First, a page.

Genzyme is joining Ablynx’ partner list, which already includes AbbVie, Boehringer Ingelheim, Eddingpharm, Merck & Co, Merck Serono and Novartis. The Sanofi subsidiary now wants to try out the Nanobody technology of Ablynx against a target at the origin of multiple sclerosis. 

Genzyme wants to investigate nanobodies against a target that specifically aligns with Genzyme’s early-stage multiple sclerosis research programs involving neuroprotection and central nervous system repair. The neurodegeneration observed in multiple sclerosis is not directly targeted by existing treatments and with the single-domains antibodies developed by Ablynx, Genzyme is expecting to answer a pressing medical need.

Under the terms of the agreement, Genzyme will have the right to perform in vitro and in vivo research with Ablynx’s Nanobodies in preclinical studies in return of an exclusivity fee. After completion of these studies, Genzyme will have the possibility to negotiate a license agreement. According to Ablynx, the Nanobodies have already shown promising results against the specific target of interest and confirmed their activity in pre-clinical models.

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The Nanobody technology  platform aims at creating new single variable domain antibodies derived from the llama immune-system.  arGEN-X, another European company developing the same kind of technology, just announced a partnership in Dermatology with LEO pharma. This just goes to show the enormous potential of these antibodies.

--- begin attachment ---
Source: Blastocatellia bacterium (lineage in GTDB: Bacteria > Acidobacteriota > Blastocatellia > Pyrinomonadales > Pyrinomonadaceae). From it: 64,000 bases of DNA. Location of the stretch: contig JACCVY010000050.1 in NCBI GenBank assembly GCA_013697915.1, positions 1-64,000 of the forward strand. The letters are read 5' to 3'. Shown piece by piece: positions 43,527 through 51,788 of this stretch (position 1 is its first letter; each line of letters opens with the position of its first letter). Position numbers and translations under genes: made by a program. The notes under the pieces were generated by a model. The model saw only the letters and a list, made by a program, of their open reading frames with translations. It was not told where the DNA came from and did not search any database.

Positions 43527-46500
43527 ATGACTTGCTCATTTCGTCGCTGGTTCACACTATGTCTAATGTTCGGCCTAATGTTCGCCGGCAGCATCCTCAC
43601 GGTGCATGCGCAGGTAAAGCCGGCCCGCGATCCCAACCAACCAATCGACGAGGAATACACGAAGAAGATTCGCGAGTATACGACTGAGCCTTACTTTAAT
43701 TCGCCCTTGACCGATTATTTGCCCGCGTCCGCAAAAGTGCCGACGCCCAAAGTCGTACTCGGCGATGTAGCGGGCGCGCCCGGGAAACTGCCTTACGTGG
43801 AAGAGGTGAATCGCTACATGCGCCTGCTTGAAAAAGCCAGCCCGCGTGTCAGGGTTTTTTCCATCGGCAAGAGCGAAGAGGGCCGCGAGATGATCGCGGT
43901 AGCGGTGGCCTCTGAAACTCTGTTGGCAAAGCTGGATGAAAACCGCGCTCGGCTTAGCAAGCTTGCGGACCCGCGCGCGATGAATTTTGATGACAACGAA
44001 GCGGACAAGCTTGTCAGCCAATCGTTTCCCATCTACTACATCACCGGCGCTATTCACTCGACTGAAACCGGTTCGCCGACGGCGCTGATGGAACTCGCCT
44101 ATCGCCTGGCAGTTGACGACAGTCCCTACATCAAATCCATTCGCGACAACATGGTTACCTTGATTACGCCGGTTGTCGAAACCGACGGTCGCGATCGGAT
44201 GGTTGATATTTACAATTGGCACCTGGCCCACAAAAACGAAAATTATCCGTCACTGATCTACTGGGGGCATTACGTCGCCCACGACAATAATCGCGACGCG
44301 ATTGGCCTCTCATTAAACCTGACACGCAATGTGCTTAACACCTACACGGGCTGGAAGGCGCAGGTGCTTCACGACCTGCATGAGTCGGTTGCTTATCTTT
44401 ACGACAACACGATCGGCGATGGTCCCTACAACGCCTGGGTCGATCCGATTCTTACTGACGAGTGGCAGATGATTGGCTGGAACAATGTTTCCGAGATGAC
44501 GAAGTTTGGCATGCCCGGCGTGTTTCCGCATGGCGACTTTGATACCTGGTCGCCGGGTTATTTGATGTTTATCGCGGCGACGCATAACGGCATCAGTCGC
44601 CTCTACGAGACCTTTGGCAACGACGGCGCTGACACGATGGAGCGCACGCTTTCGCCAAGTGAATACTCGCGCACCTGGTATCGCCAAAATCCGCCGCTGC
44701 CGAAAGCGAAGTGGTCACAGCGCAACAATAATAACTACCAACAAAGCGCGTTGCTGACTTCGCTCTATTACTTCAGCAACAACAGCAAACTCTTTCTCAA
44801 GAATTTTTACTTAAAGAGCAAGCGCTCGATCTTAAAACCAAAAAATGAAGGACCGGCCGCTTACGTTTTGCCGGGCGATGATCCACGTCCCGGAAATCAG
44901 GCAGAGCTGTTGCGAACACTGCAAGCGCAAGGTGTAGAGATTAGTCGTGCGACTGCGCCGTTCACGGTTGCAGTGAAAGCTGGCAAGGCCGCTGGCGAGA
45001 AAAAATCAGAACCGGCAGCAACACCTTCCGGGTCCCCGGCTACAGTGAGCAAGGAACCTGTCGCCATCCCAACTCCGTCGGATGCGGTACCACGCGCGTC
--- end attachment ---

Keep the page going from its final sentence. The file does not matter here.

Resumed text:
Ablynx’s flagship product caplacizumab is expected to go through a Phase III by mid-2015 and hopes to be approved by the EU by 2017. Ablynx’ technology is also attracting many Big Pharma companies making the Belgian Biotech financially dependent of milestone results.

A few days ago Merck Serono broke several of its deals with Ablynx. As only solution to compensate the loss, Ablynx just issued €100M of convertible bonds to continue the development of its leading product caplacizumab and other of its owned molecules.

The deal with Genzyme is still at an early stage, but could be of great help if this target proves to be of interest for Genzyme. This will also be a good opportunity to broaden the potential of Nanobodies in Neurology and outside of its first focus.

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